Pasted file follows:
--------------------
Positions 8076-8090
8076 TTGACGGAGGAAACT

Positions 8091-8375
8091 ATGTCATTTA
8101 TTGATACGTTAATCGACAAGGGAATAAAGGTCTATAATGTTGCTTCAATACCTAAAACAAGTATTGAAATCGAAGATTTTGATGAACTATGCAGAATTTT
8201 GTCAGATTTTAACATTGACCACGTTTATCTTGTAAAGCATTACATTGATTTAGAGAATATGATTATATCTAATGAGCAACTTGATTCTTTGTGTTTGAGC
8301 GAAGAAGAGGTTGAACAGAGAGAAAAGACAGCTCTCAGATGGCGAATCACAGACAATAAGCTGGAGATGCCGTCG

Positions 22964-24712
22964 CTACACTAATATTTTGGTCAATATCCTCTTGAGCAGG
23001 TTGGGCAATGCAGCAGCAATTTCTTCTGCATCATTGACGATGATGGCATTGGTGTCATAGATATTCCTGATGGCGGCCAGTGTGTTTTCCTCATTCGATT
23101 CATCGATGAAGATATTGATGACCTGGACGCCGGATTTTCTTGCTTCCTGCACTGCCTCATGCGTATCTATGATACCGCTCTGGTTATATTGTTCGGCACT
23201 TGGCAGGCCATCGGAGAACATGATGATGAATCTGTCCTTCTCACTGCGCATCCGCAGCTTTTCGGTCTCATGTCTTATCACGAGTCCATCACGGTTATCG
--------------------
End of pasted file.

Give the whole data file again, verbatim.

Positions 8076-8090
8076 TTGACGGAGGAAACT

Positions 8091-8375
8091 ATGTCATTTA
8101 TTGATACGTTAATCGACAAGGGAATAAAGGTCTATAATGTTGCTTCAATACCTAAAACAAGTATTGAAATCGAAGATTTTGATGAACTATGCAGAATTTT
8201 GTCAGATTTTAACATTGACCACGTTTATCTTGTAAAGCATTACATTGATTTAGAGAATATGATTATATCTAATGAGCAACTTGATTCTTTGTGTTTGAGC
8301 GAAGAAGAGGTTGAACAGAGAGAAAAGACAGCTCTCAGATGGCGAATCACAGACAATAAGCTGGAGATGCCGTCG

Positions 22964-24712
22964 CTACACTAATATTTTGGTCAATATCCTCTTGAGCAGG
23001 TTGGGCAATGCAGCAGCAATTTCTTCTGCATCATTGACGATGATGGCATTGGTGTCATAGATATTCCTGATGGCGGCCAGTGTGTTTTCCTCATTCGATT
23101 CATCGATGAAGATATTGATGACCTGGACGCCGGATTTTCTTGCTTCCTGCACTGCCTCATGCGTATCTATGATACCGCTCTGGTTATATTGTTCGGCACT
23201 TGGCAGGCCATCGGAGAACATGATGATGAATCTGTCCTTCTCACTGCGCATCCGCAGCTTTTCGGTCTCATGTCTTATCACGAGTCCATCACGGTTATCG